Spin-off discussion about Cain's wife

Hi Cody,

Thanks for taking the time to respond, you’ve given me plenty to think about. Whilst I gather my thoughts can I ask you to take a look at the this paragraph:

You appear to contradict yourself and, whilst I think I know what you are saying, I don’t want to presume. Would you mind clarifying so I can understand your case a little better, please?

Also perhaps, a mod would be kind enough to fork out little chat about Cain’s wife off into a separate thread (including this post)? That way I won’t take this current thread about Adam off-topic.

Whilst we wait, two quick observations, and then a couple of questions:

Firstly, I’m not convinced you’ve answered my question:

I’m guessing it wasn’t on purpose, but could you answer it directly for me, please?

Secondly, you said in your reply:

First Question: Why is it OK for you to appeal to a semantic range to ague that ‘city’ actually means “he simply began to build encampment or settlement.” But it is presumably not OK for me to appeal to a semantic range to argue that ‘city’ means he really did build a city? Or, for that matter, that ‘adam’ in Genesis 1 means an undisclosed number of human beings?

Second Question: Perhaps, I am missing something here, but it doesn’t seem fair that I must follow you in always taking the so called plain meaning of the Genesis 1-2 text (adam in Gen 1 and Adam 2 in Gen are the same), but you are allowed to depart from the plain meaning when it no longer supports your argument (E.g. what Cain built and where his wife came from). Can you see where I am coming from here, @Cody_G? I hope you can.

All the best, Liam

But you can appeal to Gen 6:1-2 for latter the understanding. And what would else can we expect? For Genesis 4:16-17 to specifically say that Cain was NOT marrying his sister? What, after all, would be the default for the readers at the time this text was written?

You have to admit it is a little strange to talk about someone going to build a city for a group of complete strangers. But it is just as far fetched that he would build a city for just three people. The usual reason one builds a city is neither of these but because one is a leader of a large group of people. Now it would seem remarkable that Cain would become a leader of many people but apparently this was not unusual for the descendants of Adam Gen 6:4 (the inspiration of God made them leadership material no doubt). The real question of course is where did these people come from, just like all the people filling the earth that Cain is so afraid of in Gen 4:14. It is already absurd in Gen 4:14 to insist that all of these people came from Adam and Eve, and so the most natural reading of the text would be that those of this city in Gen 4:17 didn’t come from Adam and Eve either.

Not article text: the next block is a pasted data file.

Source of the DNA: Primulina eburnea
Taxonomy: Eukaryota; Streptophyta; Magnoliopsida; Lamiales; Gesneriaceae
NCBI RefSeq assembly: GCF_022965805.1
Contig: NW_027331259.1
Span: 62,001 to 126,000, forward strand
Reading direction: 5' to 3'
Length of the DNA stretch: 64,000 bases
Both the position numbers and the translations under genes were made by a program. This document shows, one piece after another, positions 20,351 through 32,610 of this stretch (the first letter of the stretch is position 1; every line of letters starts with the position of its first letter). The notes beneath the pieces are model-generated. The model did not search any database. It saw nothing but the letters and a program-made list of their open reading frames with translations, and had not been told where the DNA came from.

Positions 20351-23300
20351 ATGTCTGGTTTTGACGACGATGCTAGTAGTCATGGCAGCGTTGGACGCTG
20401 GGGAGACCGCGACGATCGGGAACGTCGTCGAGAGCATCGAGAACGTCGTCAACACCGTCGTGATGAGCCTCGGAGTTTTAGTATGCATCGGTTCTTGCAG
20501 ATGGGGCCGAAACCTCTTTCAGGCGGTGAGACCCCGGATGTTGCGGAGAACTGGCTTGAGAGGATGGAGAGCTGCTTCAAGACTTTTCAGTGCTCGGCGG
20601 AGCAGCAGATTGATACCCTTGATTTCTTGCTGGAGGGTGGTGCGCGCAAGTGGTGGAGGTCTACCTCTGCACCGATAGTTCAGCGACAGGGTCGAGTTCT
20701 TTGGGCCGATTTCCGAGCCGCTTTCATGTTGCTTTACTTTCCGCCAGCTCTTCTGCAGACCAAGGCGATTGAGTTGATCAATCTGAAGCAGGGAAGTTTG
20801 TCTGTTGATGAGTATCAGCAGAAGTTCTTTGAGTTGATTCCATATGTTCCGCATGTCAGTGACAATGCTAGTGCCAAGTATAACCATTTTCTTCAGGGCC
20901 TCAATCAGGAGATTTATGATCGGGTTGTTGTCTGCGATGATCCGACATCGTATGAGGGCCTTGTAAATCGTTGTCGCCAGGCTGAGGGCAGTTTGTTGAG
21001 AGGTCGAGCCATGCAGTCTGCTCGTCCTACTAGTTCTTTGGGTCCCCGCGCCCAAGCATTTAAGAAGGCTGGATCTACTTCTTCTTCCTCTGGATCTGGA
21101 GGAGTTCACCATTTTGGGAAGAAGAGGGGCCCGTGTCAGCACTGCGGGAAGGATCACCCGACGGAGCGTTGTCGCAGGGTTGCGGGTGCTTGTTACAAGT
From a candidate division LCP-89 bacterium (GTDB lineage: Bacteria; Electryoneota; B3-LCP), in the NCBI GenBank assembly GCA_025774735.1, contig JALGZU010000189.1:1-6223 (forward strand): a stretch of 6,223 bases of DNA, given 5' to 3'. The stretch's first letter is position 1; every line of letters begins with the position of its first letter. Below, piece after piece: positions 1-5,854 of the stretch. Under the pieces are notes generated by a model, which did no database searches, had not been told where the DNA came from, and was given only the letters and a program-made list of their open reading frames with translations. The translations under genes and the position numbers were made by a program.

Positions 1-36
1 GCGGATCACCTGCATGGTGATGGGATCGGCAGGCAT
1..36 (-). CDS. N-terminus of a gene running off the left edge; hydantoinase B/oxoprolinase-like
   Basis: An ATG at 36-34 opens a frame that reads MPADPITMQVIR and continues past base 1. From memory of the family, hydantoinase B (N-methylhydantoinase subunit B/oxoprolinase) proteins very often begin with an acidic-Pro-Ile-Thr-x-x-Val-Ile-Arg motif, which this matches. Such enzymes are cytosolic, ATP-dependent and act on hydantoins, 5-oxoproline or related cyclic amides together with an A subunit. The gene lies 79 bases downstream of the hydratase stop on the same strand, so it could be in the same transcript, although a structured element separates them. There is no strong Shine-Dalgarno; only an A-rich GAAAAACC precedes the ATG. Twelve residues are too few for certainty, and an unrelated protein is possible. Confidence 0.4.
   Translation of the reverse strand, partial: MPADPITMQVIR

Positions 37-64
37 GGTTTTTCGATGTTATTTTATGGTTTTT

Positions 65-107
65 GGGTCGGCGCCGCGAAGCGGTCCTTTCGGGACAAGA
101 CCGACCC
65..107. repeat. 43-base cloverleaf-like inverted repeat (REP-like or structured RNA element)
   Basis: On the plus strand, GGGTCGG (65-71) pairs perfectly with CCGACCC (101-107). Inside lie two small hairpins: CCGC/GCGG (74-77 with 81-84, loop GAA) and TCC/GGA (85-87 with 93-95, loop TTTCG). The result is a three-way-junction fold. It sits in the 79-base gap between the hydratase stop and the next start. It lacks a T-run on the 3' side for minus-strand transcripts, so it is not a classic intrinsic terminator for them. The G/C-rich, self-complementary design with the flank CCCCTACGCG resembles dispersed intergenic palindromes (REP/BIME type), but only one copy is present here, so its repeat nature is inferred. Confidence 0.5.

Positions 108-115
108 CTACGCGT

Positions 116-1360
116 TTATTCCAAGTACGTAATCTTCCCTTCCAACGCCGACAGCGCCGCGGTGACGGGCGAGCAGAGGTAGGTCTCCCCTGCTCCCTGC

I know I am repeating myself but here is the foundation of my thought process.
Genesis 5:1 “This is the book of the generations of Adam." (Which Adam is this? The next 2 verses tells which one.) “In the day that God created man, in the likeness of God made he him; 2 Male and female created he them; and blessed them, and called their name Adam, in the day when they were created.” (So scripture just quoted itself from chapter 1 to explain itself. The Adam that this is the book of generations of, is the Adam in chapter 1.
(Now it continues on with the generations of that first Adam.) "3 And Adam lived an hundred and thirty years, and begat a son in his own likeness, after his image; and called his name Seth.” So the man that had offspring named Cain, Abel, Seth ect. was the man in Genesis one, not a population of humans. Obviously it was also the man in Genesis 2.
You have to understand and accept this before you go any farther.
I hope that was clear enough, I’m sure i’m not the best at getting across my thoughts.

My statement about the possible meanings of the word city was just taken from Strong’s Concordance. Whether it ended up being an encampment, small town, or huge city I don’t know, but you don’t build a city in a day, start with an encampment and it becomes a town and after years of work you can build a huge city. It just says Cain built a city. The above explanation of who Adam was gives no point of reference though to start to imagine all these other humans coming to help build and to live with Cain. Again, the guy in Gen 1 is the same guy in Gen 2 and the same one who’s generations are declared in Gen 5.

So in response to your second question. If you don’t take the explanation that Gen 5 gives of who Adam was, then it leaves doors open for speculation. But since there was only one man and one woman at the beginning, then where Cain got his wife is self explanatory. If God had expanded the account of Cain and his wife like we have an expanded account of Abraham and Sarah, we would find out after awhile just like we did with Abraham, that he married his niece or sister or half sister in Abraham’s case.

Thanks Liam

Thank for your reply @Cody_G. Another good follow up post, clearly, you’ve done a lot of thinking about this. I’m also grateful for you taking the time to reply; I’m clear on where you are coming from now. Thank you for your patience.

Personally, I’m still not convinced that Gen 1 and 2 are talking about the same person. You are of course welcome to disagree with me, and I am happy with that. My personal opinion is that what is required of us is to believe that God is the creator of all things, the exact means or mechanism he used to do that is open to friendly discussion. What I take issue with is when folk want to make a complex argument in which there are a range of options seem, a, simple and/or, b, make holding one of those options a test of orthodoxy. Rather, I am of the opinion that (within reason) a Christian can hold whatever view of the creation of man/Adam that they like so long as they have thought through the implications of said view and do not dogmatic push it on other as THE view which is faithful to Scripture.

I have come to the conclusion about the relationship between Gen 1 & 2 by examining a range of evidence (a non-exhaustive list, in no particular order):

  1. Textual evidence - the lack of continuity between Gen 1 & 2, especially in the presentations of God and the order of events.

  2. Linguistic evidence - the ambiguous use of אָדָם (adam, in its various forms) in Gen 1 compare to the more specific uses in Gen 2 and following chapters.